Politics & Policy

Barack’s PIRG Past

Obama learned the community organizing trade from Ralph Nader's shady outfit.

There’s been a lot of talk about Barack Obama’s time as a community organizer and whether it’s a relevant qualification for someone who wants to be leader of the free world. Everyone has heard how Obama turned down a cushy Wall Street job to work as a community organizer in Chicago housing projects. After three years, Obama’s major accomplishments were removing some asbestos from the projects and opening a job office.

That experience has been held up either as an example of Obama’s altruism or as evidence of an inexperienced candidate’s résumé padding. So the jury’s still out on what Barack Obama’s community organizing experience means.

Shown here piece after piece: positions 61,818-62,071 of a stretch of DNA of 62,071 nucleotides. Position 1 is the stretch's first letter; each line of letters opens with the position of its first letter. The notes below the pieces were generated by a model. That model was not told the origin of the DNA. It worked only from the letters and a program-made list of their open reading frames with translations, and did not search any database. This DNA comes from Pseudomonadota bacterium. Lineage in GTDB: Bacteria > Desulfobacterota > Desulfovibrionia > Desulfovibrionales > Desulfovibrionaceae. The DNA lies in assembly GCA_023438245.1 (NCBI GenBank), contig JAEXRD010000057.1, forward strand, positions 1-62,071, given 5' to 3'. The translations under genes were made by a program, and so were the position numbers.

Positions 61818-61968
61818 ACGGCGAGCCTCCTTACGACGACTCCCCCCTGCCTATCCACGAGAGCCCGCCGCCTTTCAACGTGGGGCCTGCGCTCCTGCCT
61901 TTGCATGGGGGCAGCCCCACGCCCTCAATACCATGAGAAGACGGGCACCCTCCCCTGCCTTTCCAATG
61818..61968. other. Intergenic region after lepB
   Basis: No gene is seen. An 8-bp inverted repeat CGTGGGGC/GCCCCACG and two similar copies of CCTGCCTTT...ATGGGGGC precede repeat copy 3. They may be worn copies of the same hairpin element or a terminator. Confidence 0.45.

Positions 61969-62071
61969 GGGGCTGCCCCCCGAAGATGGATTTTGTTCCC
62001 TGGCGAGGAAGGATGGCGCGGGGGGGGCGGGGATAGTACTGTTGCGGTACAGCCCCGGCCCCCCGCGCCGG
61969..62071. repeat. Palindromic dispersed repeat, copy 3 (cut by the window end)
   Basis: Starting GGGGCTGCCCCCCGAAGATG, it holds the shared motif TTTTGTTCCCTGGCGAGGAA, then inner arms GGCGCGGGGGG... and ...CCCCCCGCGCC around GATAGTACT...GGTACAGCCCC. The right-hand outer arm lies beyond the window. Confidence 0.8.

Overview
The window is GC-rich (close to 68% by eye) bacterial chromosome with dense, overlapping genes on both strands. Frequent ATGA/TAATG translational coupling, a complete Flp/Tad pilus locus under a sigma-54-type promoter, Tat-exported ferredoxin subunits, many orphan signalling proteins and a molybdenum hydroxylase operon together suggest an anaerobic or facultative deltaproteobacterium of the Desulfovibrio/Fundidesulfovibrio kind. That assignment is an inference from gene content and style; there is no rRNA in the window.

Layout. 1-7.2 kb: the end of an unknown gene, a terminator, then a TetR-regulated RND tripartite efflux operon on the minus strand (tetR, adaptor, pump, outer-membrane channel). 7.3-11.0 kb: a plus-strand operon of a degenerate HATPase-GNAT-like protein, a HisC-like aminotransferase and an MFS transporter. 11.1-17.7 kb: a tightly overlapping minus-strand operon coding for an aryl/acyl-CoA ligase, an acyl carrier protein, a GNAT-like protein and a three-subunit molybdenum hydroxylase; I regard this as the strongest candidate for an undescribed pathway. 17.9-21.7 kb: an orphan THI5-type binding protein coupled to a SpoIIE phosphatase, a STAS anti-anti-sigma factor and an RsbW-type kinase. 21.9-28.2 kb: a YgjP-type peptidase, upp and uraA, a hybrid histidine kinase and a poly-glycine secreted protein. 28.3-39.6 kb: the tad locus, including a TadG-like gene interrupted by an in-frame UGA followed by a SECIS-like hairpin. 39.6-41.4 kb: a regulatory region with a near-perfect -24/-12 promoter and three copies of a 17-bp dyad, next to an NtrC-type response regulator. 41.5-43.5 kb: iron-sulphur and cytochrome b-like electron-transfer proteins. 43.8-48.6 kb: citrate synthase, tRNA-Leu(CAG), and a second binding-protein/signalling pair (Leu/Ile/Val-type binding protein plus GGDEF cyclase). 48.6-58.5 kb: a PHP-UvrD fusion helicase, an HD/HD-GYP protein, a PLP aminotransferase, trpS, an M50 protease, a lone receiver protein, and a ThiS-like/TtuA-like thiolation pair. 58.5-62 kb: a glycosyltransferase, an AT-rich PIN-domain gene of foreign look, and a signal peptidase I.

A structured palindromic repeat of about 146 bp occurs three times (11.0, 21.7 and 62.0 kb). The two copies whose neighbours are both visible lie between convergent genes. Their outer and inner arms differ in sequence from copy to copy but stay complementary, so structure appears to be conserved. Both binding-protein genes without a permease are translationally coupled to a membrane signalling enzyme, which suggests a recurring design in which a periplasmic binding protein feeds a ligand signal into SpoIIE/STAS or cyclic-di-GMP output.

But few if any people have considered that Barack’s time in Chicago’s housing projects is not his only experience as a community organizer. A year after graduating from Columbia University, an idealistic Obama spent a year as an organizer for the New York Public Interest Group (NYPIRG) at the City College of New York in Harlem. According to the New York Times, “The job required winning over students on the political left, who would normally disdain a group inspired by Ralph Nader as insufficiently radical, as well as students on the right and those who were not active at all.” [That is a laughably generous description — Ralph Nader is “insufficiently radical” for The New York Times?]